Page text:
Lack of the MECP2 gene changed many things about the organoids: shape, neuron subtypes present, gene expression patterns, neurotransmitter production and synapse formation. Calcium activity and electrical impulses were also decreased. These changes led to major defects in the emergence of cortical neural oscillatory waves, aka "brainwaves."

In an attempt to compensate for the missing MECP2 gene, the team treated the brain organoids with 14 drug candidates that are known to affect various brain cell functions. Nearly all of the molecular and cellular symptoms were resolved when the researchers treated the Rett syndrome with the two best drug candidates, Nefiracetam and PHA 543613. For example, the number of active neurons in Rett syndrome organoids roughly doubled following treatment. Nefiracetam and PHA 543613 were previously tested in Phase I and II clinical trials for the treatment of other conditions, meaning they are already known to cross the blood-brain barrier and to be safe for human consumption.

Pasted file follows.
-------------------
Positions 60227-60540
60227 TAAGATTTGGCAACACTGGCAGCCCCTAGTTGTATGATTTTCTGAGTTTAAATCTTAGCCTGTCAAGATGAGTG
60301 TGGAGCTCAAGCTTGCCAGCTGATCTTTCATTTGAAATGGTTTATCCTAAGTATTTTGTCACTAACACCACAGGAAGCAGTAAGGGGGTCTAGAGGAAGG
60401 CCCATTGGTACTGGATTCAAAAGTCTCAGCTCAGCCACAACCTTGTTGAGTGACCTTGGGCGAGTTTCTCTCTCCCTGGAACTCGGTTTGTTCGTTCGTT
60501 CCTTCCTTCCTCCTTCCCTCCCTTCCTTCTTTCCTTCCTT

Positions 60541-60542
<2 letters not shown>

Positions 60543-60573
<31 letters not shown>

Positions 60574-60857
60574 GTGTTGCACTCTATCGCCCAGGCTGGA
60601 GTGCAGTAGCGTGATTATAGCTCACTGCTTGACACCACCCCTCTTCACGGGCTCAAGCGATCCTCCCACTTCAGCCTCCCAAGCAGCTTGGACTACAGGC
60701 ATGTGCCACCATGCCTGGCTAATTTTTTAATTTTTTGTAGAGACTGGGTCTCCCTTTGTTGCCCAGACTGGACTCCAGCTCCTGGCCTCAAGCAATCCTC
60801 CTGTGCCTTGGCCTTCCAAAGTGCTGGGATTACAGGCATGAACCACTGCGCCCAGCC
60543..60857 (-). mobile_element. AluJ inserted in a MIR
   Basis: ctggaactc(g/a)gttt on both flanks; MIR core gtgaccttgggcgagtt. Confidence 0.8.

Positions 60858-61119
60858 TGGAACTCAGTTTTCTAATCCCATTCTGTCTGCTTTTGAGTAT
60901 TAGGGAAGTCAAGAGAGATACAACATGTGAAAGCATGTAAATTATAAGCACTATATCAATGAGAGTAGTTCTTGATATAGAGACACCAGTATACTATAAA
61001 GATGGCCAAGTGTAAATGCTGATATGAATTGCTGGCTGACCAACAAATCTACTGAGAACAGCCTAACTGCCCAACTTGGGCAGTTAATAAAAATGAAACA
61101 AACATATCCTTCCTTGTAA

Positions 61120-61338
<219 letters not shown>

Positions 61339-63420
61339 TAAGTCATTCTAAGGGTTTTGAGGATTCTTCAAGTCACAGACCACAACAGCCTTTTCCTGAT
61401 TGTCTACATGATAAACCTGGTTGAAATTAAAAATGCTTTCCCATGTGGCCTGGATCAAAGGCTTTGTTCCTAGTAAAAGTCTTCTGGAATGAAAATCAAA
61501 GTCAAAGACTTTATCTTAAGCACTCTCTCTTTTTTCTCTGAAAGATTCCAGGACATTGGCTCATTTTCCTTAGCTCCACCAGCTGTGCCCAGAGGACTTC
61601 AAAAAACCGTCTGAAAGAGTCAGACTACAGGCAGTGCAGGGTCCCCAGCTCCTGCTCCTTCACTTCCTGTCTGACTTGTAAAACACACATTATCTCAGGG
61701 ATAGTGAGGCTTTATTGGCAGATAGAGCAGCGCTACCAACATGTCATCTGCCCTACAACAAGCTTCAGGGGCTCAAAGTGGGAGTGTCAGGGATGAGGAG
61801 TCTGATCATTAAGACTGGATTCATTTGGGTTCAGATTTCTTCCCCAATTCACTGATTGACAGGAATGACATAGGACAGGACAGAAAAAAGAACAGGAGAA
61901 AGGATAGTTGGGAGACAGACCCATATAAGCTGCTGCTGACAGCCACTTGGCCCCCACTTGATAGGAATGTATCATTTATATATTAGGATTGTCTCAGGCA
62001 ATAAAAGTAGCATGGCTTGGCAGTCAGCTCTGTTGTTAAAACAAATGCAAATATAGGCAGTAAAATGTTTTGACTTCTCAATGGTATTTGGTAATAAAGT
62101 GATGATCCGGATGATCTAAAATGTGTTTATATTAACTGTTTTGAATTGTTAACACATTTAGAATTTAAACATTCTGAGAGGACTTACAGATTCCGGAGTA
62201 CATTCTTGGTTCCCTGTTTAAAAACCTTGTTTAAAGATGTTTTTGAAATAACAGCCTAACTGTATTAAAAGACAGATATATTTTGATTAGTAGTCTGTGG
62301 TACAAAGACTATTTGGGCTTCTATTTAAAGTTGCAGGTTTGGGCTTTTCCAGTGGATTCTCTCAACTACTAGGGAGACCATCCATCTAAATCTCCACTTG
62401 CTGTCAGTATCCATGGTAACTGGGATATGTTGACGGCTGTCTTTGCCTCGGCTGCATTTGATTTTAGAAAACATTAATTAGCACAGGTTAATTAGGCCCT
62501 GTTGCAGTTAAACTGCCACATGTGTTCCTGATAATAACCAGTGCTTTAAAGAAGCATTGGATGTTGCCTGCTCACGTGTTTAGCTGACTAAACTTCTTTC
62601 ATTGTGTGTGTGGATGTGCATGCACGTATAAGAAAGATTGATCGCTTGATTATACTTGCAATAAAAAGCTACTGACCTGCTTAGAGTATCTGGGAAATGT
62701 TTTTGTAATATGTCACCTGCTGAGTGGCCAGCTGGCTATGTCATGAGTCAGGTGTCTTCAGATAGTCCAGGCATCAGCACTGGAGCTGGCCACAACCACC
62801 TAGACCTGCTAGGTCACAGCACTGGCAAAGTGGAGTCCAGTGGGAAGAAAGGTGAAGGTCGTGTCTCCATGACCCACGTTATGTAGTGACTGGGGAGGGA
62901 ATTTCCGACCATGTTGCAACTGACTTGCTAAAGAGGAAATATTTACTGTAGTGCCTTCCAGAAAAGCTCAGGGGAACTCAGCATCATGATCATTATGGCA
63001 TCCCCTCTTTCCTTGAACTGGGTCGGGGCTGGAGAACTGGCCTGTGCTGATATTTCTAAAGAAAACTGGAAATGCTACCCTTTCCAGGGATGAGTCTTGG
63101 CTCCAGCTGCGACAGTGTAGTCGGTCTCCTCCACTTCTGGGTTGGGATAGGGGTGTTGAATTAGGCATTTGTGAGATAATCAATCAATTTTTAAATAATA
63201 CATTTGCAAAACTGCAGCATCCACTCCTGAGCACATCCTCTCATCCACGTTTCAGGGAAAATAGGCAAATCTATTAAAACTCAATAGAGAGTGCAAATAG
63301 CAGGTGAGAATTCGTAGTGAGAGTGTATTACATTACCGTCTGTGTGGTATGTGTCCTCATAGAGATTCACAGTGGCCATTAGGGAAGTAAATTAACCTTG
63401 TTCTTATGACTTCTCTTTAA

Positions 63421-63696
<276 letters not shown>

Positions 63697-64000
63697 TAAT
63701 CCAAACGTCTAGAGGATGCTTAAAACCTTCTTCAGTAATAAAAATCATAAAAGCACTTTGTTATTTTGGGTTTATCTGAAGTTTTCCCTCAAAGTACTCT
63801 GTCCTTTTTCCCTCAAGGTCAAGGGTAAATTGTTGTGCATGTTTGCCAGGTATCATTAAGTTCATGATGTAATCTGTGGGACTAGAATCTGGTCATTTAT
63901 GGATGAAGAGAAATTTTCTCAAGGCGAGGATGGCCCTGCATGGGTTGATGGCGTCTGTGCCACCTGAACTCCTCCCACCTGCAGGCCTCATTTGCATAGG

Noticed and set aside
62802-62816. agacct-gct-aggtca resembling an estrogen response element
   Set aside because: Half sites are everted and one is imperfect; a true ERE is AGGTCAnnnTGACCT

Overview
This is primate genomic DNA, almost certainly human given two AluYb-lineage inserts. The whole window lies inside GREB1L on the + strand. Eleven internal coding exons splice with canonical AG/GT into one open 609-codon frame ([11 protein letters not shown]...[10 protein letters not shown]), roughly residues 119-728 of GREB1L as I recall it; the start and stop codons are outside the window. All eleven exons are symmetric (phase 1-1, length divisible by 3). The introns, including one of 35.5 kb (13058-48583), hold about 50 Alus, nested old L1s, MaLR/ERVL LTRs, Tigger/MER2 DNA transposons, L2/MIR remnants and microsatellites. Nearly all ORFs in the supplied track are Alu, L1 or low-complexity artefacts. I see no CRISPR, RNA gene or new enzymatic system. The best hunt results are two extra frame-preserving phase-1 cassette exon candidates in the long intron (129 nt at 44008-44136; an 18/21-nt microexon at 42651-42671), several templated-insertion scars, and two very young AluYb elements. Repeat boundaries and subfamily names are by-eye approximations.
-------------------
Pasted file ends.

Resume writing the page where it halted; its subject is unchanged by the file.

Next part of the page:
According to Muotri, these lab-based results provide a compelling argument for advancing Nefiracetam and PHA 543613 into clinical trials for patients with MECP2-deficient neurodevelopmental disorders.

But in the end, the best treatment for Rett syndrome may not be one "super" drug, he said.

"There's a tendency in the neuroscience field to look for highly specific drugs that hit exact targets, and to use a single drug for a complex disease," said Muotri, who is also director of the UC San Diego Stem Cell Program and a member of the Sanford Consortium for Regenerative Medicine. "But we don't do that for many other complex disorders, where multi-pronged treatments are used. Likewise, here no one target fixed all the problems. We need to start thinking in terms of drug cocktails, as have been successful in treating HIV and cancers."

More information: Cleber A Trujillo et al, Pharmacological reversal of synaptic and network pathology in human MECP2 ‐KO neurons and cortical organoids, EMBO Molecular Medicine (2020). DOI: 10.15252/emmm.202012523
Journal information: EMBO Molecular Medicine

Citation: Lab-grown human brain organoids mimic an autism spectrum disorder, help test treatments (2020, December 8) retrieved 4 December 2022 from